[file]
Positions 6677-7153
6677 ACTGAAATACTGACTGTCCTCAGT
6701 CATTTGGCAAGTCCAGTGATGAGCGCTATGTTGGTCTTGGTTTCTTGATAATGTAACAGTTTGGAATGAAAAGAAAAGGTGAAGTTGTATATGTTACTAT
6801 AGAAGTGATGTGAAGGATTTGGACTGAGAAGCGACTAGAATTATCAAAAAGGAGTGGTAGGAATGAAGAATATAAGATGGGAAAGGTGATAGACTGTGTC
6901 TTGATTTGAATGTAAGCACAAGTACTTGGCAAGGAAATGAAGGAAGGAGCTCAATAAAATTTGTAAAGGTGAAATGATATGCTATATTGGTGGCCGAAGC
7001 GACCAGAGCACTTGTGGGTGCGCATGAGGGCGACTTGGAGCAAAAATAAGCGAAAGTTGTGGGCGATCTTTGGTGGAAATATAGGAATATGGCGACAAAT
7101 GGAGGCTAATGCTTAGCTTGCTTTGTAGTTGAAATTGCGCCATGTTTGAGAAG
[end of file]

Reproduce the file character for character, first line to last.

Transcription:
Positions 6677-7153
6677 ACTGAAATACTGACTGTCCTCAGT
6701 CATTTGGCAAGTCCAGTGATGAGCGCTATGTTGGTCTTGGTTTCTTGATAATGTAACAGTTTGGAATGAAAAGAAAAGGTGAAGTTGTATATGTTACTAT
6801 AGAAGTGATGTGAAGGATTTGGACTGAGAAGCGACTAGAATTATCAAAAAGGAGTGGTAGGAATGAAGAATATAAGATGGGAAAGGTGATAGACTGTGTC
6901 TTGATTTGAATGTAAGCACAAGTACTTGGCAAGGAAATGAAGGAAGGAGCTCAATAAAATTTGTAAAGGTGAAATGATATGCTATATTGGTGGCCGAAGC
7001 GACCAGAGCACTTGTGGGTGCGCATGAGGGCGACTTGGAGCAAAAATAAGCGAAAGTTGTGGGCGATCTTTGGTGGAAATATAGGAATATGGCGACAAAT
7101 GGAGGCTAATGCTTAGCTTGCTTTGTAGTTGAAATTGCGCCATGTTTGAGAAG